Copyright -- 2013 -- Athletics Illustrated
After thirty-six years of coaching in the NCAA and forty national championships, it was not until five years after John McDonnell’s retirement that the story of the most successful coach in American collegiate sports history was finally written. In March 2013 the University of Arkansas Press published the biography of “John McDonnell: The Most Successful Coach in NCAA History” (available on Amazon and bookstores in the United States) to critical acclaim in the United States.
It is the story of a man who grew up in the most trying conditions in County Mayo, Ireland during the Second World War before graduating high school and becoming involved in athletics as an international level distance athlete in the 1960s. From there he was given the opportunity to attend school on a scholarship in the United States and received a firsthand look at the racial tensions prevalent in the American South during that time.
“They’d use the N-word during races and would be saying stuff like ‘Beat that nigger,” remembered John. “That was the biggest culture shock I had coming to America, the black-white thing.”
After a successful collegiate career in Louisiana that saw him capture All-American honors, John was hired in 1972 as head cross country coach at the place that reminded him most of home: Arkansas. It certainly was not a highly sought position – the program had scored one point at the previous season’s Southwest Conference Championships – but within two years John’s team won its first of thirty-six consecutive conference cross country championship (a Division-I record), within seven years Arkansas won its first track and field conference title with John now as head coach, and by 1984 the program had reached the pinnacle: an NCAA National Championship.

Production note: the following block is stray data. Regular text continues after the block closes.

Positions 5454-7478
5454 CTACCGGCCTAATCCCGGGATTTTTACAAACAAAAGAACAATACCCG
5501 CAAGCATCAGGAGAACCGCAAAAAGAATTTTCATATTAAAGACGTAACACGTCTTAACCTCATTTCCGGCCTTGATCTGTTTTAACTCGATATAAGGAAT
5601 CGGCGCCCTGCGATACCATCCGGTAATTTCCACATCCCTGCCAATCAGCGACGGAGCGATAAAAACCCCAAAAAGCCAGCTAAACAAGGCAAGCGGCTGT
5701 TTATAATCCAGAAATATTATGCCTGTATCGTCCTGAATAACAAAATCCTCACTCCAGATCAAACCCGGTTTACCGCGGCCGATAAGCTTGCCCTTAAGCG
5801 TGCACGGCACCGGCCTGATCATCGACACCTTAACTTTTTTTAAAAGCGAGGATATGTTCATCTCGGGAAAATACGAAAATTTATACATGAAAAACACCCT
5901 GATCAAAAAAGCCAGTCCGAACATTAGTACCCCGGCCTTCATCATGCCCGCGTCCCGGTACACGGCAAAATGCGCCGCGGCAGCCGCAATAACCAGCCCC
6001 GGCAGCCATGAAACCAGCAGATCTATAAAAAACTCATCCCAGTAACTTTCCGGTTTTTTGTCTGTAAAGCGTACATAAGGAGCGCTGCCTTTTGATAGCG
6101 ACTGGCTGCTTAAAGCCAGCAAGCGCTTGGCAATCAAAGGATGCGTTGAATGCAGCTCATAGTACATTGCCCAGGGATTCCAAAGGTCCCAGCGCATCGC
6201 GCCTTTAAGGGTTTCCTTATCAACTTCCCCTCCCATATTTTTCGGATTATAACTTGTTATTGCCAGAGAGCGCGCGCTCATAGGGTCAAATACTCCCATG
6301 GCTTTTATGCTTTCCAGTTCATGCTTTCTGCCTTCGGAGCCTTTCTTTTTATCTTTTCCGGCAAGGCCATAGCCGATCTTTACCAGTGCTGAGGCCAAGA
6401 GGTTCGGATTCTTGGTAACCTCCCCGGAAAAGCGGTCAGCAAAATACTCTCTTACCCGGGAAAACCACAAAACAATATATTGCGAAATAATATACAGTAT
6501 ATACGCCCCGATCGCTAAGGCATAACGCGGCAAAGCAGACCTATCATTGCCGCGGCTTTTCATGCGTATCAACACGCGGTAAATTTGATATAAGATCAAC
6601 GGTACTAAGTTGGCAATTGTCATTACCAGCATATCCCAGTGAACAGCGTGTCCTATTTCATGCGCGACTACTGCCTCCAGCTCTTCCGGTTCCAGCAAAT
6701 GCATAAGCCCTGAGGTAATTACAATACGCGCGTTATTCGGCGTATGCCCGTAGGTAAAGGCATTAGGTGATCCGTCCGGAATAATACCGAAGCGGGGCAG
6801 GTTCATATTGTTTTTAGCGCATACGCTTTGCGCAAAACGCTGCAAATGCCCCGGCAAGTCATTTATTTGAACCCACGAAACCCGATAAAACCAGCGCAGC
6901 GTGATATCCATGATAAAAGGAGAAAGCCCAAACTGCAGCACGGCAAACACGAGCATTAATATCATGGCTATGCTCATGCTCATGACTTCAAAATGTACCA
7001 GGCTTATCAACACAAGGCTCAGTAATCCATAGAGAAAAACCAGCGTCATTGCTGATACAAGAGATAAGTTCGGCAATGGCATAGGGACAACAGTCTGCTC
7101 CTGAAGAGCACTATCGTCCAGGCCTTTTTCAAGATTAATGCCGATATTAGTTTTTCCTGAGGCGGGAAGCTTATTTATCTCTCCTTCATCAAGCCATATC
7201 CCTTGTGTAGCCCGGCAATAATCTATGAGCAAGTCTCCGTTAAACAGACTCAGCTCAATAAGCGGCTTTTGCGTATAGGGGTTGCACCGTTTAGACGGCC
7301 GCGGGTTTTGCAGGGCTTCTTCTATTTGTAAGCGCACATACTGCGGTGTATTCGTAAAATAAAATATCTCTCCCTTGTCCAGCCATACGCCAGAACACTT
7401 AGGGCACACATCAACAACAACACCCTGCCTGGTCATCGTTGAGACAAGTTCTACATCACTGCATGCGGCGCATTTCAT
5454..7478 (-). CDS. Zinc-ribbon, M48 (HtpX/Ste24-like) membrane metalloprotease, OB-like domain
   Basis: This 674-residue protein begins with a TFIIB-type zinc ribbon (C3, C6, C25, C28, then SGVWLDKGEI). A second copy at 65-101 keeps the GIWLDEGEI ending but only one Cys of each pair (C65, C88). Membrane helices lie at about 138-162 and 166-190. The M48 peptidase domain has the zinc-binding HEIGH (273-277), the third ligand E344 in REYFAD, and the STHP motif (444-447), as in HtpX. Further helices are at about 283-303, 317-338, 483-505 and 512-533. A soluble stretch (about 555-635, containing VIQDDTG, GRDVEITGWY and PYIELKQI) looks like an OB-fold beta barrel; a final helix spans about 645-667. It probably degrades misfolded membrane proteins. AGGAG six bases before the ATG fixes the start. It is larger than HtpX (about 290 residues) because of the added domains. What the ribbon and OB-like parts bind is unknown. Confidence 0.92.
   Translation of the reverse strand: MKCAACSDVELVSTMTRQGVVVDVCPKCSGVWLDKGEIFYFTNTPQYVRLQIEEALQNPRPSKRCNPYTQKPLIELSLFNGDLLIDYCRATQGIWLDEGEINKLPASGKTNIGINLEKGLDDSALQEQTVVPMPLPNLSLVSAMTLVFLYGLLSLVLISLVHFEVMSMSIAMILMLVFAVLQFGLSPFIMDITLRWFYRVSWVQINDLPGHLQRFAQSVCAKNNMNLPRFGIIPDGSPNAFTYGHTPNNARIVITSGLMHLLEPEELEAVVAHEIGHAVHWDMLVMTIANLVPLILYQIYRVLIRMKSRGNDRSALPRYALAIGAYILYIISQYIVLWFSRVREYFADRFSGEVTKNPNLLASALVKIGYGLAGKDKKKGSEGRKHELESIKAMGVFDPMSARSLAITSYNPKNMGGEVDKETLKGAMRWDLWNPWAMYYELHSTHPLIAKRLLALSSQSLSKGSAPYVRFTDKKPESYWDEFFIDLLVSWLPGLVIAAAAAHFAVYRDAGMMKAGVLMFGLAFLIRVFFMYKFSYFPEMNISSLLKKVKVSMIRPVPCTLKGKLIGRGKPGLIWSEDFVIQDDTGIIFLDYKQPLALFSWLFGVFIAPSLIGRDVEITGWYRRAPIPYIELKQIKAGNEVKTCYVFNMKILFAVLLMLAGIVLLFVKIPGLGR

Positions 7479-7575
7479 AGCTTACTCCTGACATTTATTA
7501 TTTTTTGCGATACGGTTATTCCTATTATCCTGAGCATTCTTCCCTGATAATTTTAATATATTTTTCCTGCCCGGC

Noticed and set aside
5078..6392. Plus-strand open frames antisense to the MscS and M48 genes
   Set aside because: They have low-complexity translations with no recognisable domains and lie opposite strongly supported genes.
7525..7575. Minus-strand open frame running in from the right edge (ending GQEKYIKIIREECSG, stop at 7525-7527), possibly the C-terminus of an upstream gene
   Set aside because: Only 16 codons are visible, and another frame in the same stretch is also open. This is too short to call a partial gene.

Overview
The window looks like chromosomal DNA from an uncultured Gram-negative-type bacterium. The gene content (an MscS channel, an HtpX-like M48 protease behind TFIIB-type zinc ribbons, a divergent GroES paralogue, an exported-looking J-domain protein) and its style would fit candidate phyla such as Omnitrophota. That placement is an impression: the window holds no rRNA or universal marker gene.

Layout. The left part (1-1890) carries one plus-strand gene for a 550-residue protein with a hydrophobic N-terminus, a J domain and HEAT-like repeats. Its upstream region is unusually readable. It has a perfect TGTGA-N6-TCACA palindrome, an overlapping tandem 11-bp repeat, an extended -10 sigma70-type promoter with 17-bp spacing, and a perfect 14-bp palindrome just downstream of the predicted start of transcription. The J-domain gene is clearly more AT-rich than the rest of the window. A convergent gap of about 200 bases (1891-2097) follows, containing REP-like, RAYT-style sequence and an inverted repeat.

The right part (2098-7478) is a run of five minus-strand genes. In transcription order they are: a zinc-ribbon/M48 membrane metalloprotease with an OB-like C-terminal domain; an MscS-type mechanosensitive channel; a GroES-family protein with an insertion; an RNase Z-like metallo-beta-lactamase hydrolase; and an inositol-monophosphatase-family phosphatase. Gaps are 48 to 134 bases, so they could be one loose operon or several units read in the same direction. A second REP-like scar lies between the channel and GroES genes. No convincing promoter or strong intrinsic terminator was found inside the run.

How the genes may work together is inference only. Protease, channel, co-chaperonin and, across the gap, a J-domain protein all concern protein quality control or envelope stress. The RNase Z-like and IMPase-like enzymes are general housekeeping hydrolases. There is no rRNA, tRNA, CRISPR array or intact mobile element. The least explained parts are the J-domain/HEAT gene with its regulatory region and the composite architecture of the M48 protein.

It was a formula John repeated over an unprecedented forty times during the next quarter century in indoor and outdoor track as well as cross country, managing to mentor nearly two dozen All-Americans along the way. John McDonnell’s story is remarkable not for the amount of times he won – and he won many championships with his athletes – but for his ability to help his athletes meet their personal potential of excellence on and off the track.
There were certainly no shortage of Canadians he mentored during such a prolific career – Olympians such as Doug Consiglio, Edrick Floreal, Graham Hood, Sean Kaley – as well as NCAA champions such as Matt Kerr and Jason Bunston (whose exclusion from the 1996 Olympics remains contentious to this day). Although each of them struggled at first to adapt to the mountain of training at Arkansas, it was McDonnell’s patience with each of them that paid dividends.
Above all he had a gift for motivation. Doug Consiglio remembers coming into John’s office on the Monday after running a Canadian record 3:55 mile in 1986. Consiglio may have been expecting high fives and congratulations but he got a serving of humble pie and -- with teammate Frank O’Mara having run 3:52 in the same race – all the more motivation to get better.
“He only gave me one day to think I was good,” said Consiglio. “When I got there he said, ‘You’re good kid, you’re world class, you broke 4:00 for the mile, but let’s see who else has broken 4:00 for the mile,’ and he names off about forty people. Then he says, ‘Frank beat the crap out of you. At 800 meters, he was pulling away from you. If you wanted to call him at the finish line it would have been a long-distance call. I don’t want to take anything away from you. You’re sub-4:00, but that’s nothing, kid. You have the wheels, we’ll get you strong, and you can run even faster.’ So suddenly my perspective on things changed. On Saturday I run a sub-4:00, and everyone in Canada is saying you’re so fast, and Monday you leave John’s office, and you’re just dying to train to get better. That’s where John was a real good motivator.”
Between the dozens of Olympians and former athletes currently coaching in the NCAA, John McDonnell left a legacy that went beyond titles and personal records. It was never winning that satisfied him most as much as it was the fulfillment of individual and collective potential. It is safe to say that Coach McDonnell helped many of his student athletes do just that.